Dear SaaStr: How Many Deals a Year Do VCs at Bigger VC Funds Do a Year?

Not as many as you’d think.

This is a really important question because it creates so many non-obvious VC-founder dynamics. There are some partners that do more but the number is generally 1-2 per year at most traditional Series A/B/C VC firms, maybe 3–4 at pre-seed funds, and the partners do start to slow investment down after 7–10 board seats. {Some newer firms seem to find a way to do a lot more, I suspect by buying less in each deal and still taking about the same number of board seats, more or less.}

We all think VCs are more diversified, and active in more deals, than they really are. In fact, as individual investors, they are relatively concentrated (if, of course, less so than a founder). The deeper diversification, such as it is, is across the firm.

What are some of the implications of just 1-2 deals a year per partner? Both as a founder and someone who’s made 30 venture investments and worked with 100+ venture-backed startups over the years … my observations are:

  • “Why Won’t Someone Just Take a Risk on Me?” You hear this from great entrepreneurs with incomplete teams or slightly off-center start-ups all the time. As great as they are as individuals, or thinkers, their 85% complete team or company just can’t get anyone to take a chance on them at any valuation. Well, maybe a VC would if they did 10 deals a year. Take more of a flyer on 1 or 2 out of 10, more like angel investors do. But if you only do 1-2 a year … you gotta feel that each deal is on-target …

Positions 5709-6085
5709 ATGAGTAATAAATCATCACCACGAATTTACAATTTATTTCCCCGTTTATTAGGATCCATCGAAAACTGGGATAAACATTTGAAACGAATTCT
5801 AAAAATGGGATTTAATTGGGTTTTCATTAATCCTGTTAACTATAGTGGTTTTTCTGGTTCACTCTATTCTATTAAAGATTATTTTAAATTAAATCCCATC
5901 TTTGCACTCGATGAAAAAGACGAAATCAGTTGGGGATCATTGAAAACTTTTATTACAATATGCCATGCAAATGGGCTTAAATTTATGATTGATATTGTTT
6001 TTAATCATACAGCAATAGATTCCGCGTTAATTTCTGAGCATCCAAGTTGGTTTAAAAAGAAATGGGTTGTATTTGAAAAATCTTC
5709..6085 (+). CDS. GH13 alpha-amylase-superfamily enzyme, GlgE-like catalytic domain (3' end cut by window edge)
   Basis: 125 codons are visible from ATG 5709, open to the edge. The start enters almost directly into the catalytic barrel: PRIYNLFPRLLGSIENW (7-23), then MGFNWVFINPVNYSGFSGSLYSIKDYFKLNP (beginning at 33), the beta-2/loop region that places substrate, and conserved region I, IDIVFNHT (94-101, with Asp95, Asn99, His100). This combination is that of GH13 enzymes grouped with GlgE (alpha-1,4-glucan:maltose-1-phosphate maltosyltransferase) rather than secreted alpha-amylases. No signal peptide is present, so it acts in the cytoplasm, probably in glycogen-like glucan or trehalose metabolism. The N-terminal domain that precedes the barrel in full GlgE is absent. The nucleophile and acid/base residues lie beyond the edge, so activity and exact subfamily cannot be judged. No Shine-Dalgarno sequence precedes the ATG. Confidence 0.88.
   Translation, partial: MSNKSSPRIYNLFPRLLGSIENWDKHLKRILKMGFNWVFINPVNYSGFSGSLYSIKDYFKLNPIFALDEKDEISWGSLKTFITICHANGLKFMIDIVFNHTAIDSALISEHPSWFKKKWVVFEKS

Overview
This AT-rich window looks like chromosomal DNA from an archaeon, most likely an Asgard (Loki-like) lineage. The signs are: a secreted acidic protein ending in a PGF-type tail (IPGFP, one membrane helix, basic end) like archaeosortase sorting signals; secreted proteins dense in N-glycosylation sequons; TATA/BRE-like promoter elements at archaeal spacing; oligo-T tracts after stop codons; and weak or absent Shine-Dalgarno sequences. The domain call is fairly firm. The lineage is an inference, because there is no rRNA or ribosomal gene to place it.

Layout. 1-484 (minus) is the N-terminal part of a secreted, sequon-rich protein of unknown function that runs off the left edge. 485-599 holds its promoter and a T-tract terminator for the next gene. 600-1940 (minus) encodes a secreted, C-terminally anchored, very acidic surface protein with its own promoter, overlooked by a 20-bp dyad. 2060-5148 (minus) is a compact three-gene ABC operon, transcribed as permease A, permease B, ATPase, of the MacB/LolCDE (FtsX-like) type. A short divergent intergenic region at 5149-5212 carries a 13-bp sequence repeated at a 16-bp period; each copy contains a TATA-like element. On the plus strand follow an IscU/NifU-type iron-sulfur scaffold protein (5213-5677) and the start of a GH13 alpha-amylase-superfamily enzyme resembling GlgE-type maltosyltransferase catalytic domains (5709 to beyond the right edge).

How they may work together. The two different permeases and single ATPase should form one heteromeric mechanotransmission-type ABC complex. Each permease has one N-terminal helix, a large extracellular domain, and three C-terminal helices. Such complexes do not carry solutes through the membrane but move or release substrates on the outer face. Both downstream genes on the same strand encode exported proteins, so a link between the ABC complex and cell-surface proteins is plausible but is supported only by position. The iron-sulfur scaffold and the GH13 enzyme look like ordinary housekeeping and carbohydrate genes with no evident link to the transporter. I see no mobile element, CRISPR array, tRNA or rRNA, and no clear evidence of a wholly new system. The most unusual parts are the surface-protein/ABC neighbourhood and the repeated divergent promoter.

• Why VCs Outbid Each Other. It’s so hard to get venture capital, statistically speaking. But if you get 1 term sheet, you may be able to get 2 or 3. And if there’s competition, VCs will outbid each other in a heartbeat. I think if you did 10 deals a year (like an angel), you might move on. But if you can only do 1-2 deals a year, and there’s one in your crosshairs … you want to close it at all costs.
  • Why There’s So Much Drama on Exits and at Board Meetings. If you’ve ever been through M&A and/or IPO you know … there’s a lot of drama. And Board Meetings seem to have way too much drama if you ask me. Perhaps it’s like if you have 10 kids vs. just 1-2 I think. With 1 kid, every decision is scrutinized. If you had 10, I can only imagine, you barely can just keep your head above water and make general decisions. At 20, you’d just smile I guess, and try to remember their names.
  • The Herd Mentality. I think for some VCs, the need to only do 1-2 deals per year can perhaps fuel herd mentality and groupthink. If you had to find 10-20 deals a year, you’d be constantly on the prowl for something new that no one else had ever heard of. And I’d think it would be pretty easy to convince the other partners to do almost any reasonable deal, given the volume of deals. With so few deals, with lots of partner scrutiny — I think sometimes at least, it may be easiest to just wait to do your one deal until September (after the summer break), and just invest in a hot company.

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